Willpower can be a limited resource when it comes to diet and exercise. Every person struggles with willpower in some capacity. Temptations are around every corner and the ability to make the right choices directly correlates to the strength of an individual’s willpower. But willpower is not static. With the use of some simple strategies willpower can be improved, strengthened and used to achieve fitness goals and overcome dietary obstacles.
Finding the willpower to start exercising can sometimes be the hardest step. Going from spending little to no time exercising to exercising regularly is a prime example of where willpower is hugely important. The best first step is to set some goals that are short-term, achievable, and workable. This affords you the ability to actually strengthen your willpower. For example if you decide “I’m going to walk 3 days a week for 20min each day” that is a very reasonable goal. If you find this is still difficult, take it even a step further by making the goals very concrete. Grab a calendar and schedule your 20min walk on 3 days a week and plan your work and social schedule around those exercise sessions. Once you start accomplishing these goals you will find it is easier to put exercise at the forefront of your “to-do” list and the strength of your willpower will grow. However, maintaining an exercise regimen is the next hurdle many individuals count on willpower to overcome.
Keeping a consistent workout schedule can be a difficult process, but with the right approach it can be made easy. One strategy that works for a number of people is to work out with a friend or to attend group exercise sessions. This will create a co-dependency that forces your willpower to grow so when you decide to exercise on your own, finding the motivation will be much easier. Also, pursuing activities that you find fun and enjoyable are sure fire ways to keep you on track. As you continue with you workout schedule continue trying to add variety, fun, and entertaining activities as keeping things interesting will catalyze the growth of willpower.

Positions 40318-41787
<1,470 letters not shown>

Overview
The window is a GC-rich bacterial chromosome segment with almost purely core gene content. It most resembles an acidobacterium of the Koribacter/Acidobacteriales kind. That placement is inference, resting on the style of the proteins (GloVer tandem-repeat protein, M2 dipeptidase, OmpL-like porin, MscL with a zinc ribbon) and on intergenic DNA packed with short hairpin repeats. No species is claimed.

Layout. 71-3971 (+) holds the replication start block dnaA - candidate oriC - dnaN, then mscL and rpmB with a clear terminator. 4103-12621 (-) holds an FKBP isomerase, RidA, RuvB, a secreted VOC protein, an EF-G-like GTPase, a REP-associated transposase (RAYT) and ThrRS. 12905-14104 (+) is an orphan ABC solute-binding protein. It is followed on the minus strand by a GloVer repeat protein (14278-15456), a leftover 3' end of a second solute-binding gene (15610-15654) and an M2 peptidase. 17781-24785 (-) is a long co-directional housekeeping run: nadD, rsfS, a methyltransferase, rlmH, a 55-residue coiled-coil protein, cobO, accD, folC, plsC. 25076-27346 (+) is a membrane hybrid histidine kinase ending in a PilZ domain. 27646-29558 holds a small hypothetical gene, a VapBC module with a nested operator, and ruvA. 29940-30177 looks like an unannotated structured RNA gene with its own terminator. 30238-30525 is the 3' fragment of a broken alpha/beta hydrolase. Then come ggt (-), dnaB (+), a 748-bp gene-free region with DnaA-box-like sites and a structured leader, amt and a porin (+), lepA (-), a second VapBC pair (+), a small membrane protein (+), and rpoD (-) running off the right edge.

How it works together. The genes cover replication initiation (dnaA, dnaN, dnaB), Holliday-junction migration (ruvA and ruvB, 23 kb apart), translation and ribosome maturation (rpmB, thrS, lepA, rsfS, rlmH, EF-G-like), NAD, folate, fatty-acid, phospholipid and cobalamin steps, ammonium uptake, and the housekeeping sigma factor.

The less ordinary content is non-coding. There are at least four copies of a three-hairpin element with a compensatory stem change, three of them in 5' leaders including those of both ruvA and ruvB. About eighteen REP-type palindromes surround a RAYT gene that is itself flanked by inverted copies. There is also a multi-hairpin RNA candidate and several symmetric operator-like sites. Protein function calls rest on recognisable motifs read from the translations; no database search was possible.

Dietary willpower comprises the other half of the fitness equation that equates to a healthier lifestyle. Just like exercise, starting healthier eating habits begins with a lump of willpower that is sometimes hard to find. Some key first steps are to again set goals that make sense. For example, “I’m going to cut out fast food” or “I’m going to cut out sugary drinks”. Simple, concrete, and easy to accomplish goals like these are great ways to test your willpower and build its strength. If you want to enhance things even further consider setting up activities to replace eating habits you want to avoid. For example, if you plan the next time you want to eat a huge lunch to go outside and walk then eat a smaller lunch instead you can know ahead of time what your plan is so making the right choice is much more manageable.
Willpower is not fixed, it can be improved and it is largely important when it comes to a healthy lifestyle. Whether your willpower is weak or fading, with some fresh approaches you can get started or get back on track. Also, willpower is a skill important to almost every aspect of life, not just exercise and diet; therefore, it is a trait worth cultivating. So the next time a cupcake or the couch rear their heads at you, believe in yourself and your willpower to avoid the temptation!